Abdominal Pubic Phalloplasty

This technique is commonly used for phallus reconstruction in transsexuals but can be modified for use in penile cancer patients although no published data are available for this group.29 The advantages of this technique are that there is no donor site defect on the arm and that the operating time is shorter. The phallus however is relatively insensate, hairy, and prone to urethral complications.29

The phallus is fashioned from a flap of anterior abdominal wall skin, 12 cm wide and 12-14 cm long, measured from the base of the penile stump (Fig. 11.23). When possible, the superficial external pudendal vessels are incorporated into the base of the flap pedicle. The urethra is fashioned from a midline strip of scrotum, incorporating the original meatus, tubed over a 16Ch catheter, and brought forward to be incorporated into the abdominal flap. After mobilizing the flap, any excess subcutaneous tissue is excised in order to give a better cosmetic appearance and facilitate tubing of the phallus (Figs. 11.24 and 11.25). The anterior abdominal wall skin is then mobilized and lateral rotation flaps utilized in order to enable primary closure of the abdominal wall skin and thereby avoid the need to skin graft the donor site (Fig. 11.26). An example of the final result following a pubic phalloplasty is shown (see Figs. 11.18 and 11.19).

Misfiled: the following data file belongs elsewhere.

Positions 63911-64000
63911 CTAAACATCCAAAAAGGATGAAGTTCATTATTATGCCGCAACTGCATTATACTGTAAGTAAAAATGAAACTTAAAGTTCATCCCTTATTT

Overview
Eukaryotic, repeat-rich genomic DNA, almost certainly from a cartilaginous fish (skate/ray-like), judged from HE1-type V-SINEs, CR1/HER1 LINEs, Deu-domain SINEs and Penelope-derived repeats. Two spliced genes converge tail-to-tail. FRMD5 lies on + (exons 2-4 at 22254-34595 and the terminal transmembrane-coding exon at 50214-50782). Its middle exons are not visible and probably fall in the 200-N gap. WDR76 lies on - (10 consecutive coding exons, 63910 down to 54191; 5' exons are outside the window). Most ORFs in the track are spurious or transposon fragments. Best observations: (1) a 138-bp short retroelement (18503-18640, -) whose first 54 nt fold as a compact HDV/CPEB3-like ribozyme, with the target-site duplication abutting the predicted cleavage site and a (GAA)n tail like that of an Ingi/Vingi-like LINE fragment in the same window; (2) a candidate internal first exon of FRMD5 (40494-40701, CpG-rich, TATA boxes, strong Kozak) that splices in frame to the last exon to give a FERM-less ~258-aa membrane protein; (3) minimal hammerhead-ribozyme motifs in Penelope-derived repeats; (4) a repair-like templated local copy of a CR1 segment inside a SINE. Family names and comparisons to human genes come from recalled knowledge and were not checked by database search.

The subsequent steps of glans sculpture and insertion of a penile prosthesis are similar to the forearm flap phalloplasty described above.

Neourethra FemaleAbdominal Flap Phalloplasty

Fig. 11.24 The abdominal flap is raised and the scrotal flap tubed to form the neourethra

The main complications with this technique relate to the urethra which is at risk of sacculation and stricturing.29 An alternative technique is to fashion a neourethra as a free flap from the forearm and insert it tubularized inside the abdominal phalloplasty as described by Dabernig which yields excellent functional results with low complication rates but at the expense of an additional surgical procedure22 (Figs. 11.27-11.29).

Fig. 11.25 Flap mobilized, defatted, and urethra incorporated before tubing

Fig. 11.25 Flap mobilized, defatted, and urethra incorporated before tubing

Abdominal Flap Phalloplasty
Fig. 11.26 Abdominal closure with rotation flaps demonstrated in a transsexual patient
Pubic Phalloplasty
Fig. 11.27 Dimensions of the forearm flap urethra
Pubic PhalloplastyPhalloplasty ComplicationsPhalloplasty Abdominal Flap
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